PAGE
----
About Apprenticeship / Work Based Learning

According to European Commission’s policy handbook under the name: “Work-Based Learning in Europe. Practices and Policy Pointers”,http://ec.europa.eu/dgs/education_culture/repository/education/policy/vocational-policy/doc/alliance/work-based-learning-in-europe_en.pdfwork-based learning (WBL) is a fundamental aspect of vocational training – it is directly linked to the mission of VET to help learners acquire knowledge, skills and competences which are essential in working life.

Three main models of WBL can be identified across Europe:

  • Alternance schemes or apprenticeships are typically known in Austria and Germany as the "dual system". These are fundamentally based on the integration of companies as training providers together with VET schools or other education/training institutes. In these programmes, learners spend a significant time on training in companies.
  • A second model of WBL is school-based VET which includes on-the-job training periods in companies. On-the-job training periods typically cover internships, work placements or traineeships that are incorporated as a compulsory or optional element of VET programmes leading to formal qualifications.
  • Finally, WBL that is integrated in a school-based programme, through on-site labs, workshops, kitchens, restaurants, junior or practice firms, simulations or real business/industry project assignments. The aim is to create "real life" work environments.

Work-based learning is an example of a win-win situation, and notably when the learning takes place in a company, as with apprenticeships.According to CEDEFOP,apprenticeships and other forms of work-based learning help young people make smoother transitions from school/vocational education to employment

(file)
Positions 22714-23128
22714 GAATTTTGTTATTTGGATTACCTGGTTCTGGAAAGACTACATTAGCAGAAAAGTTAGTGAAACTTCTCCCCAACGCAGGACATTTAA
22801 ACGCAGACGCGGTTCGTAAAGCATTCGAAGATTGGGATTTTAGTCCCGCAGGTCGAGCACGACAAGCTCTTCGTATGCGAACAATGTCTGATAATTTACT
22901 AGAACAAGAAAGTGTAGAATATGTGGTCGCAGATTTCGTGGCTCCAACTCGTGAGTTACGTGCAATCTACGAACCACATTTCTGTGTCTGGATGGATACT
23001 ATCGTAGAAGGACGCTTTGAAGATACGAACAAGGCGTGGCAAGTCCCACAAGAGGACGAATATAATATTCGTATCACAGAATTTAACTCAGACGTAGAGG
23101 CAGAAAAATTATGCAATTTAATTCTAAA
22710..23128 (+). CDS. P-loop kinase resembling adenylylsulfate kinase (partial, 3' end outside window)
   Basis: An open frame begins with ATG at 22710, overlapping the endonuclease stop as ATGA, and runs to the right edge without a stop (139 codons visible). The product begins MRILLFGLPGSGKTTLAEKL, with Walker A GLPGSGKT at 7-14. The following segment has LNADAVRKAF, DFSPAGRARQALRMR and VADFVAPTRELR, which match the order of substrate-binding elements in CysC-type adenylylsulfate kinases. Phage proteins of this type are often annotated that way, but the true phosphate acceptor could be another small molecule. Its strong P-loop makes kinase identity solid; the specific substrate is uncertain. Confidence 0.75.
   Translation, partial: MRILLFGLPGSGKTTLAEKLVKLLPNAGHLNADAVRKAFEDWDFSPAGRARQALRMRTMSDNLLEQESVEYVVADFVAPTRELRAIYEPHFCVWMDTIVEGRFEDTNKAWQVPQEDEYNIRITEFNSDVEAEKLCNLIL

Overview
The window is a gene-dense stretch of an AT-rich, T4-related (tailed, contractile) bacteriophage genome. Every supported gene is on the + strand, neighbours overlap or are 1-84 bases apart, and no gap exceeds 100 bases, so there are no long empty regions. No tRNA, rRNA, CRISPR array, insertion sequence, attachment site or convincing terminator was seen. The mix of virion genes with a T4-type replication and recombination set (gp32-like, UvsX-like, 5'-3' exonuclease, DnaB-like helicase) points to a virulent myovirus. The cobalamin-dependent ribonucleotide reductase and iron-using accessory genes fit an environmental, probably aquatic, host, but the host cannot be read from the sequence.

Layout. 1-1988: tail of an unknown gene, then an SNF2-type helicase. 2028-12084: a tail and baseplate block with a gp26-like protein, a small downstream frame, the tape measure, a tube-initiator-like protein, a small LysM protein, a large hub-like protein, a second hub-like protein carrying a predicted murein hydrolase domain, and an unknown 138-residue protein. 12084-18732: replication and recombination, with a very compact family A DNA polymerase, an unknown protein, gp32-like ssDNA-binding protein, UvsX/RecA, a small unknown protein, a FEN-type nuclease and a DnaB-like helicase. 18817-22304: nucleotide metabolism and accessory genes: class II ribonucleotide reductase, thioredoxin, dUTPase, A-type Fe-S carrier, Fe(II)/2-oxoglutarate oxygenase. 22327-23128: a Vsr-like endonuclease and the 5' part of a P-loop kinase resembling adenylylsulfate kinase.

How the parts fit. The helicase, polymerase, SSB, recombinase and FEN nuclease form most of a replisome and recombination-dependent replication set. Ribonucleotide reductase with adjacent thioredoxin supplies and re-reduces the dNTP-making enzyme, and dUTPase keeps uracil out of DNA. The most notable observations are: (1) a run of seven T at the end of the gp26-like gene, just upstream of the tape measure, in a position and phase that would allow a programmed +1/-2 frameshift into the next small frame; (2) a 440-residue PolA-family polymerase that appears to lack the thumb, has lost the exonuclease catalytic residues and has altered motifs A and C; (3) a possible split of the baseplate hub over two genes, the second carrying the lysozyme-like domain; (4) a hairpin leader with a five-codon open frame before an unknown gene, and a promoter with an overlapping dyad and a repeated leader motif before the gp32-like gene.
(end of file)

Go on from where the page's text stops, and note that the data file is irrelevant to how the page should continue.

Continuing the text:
There is broad consensus in Europe that apprenticeships can be an efficient way of addressing labour market imbalances. Thus, the European Commission’s communication, Rethinking Education: Investing in skills for better socio-economic outcomes (2012) identified quality apprenticeships and other forms of work-based learning as a strategic priority. 

Despite this recognition, obstacles to establishing good quality apprenticeship schemes persist. Several necessary conditions must converge, which are not always present. The European Commission adopted a proposal for a European Framework for Quality and Effective Apprenticeships in October 2017. This initiative is part of the New Skills Agenda for Europe, launched in June 2016.

For more information, please visit:http://www.cedefop.europa.eu/el/events-and-projects/projects/apprenticeships-work-based-learning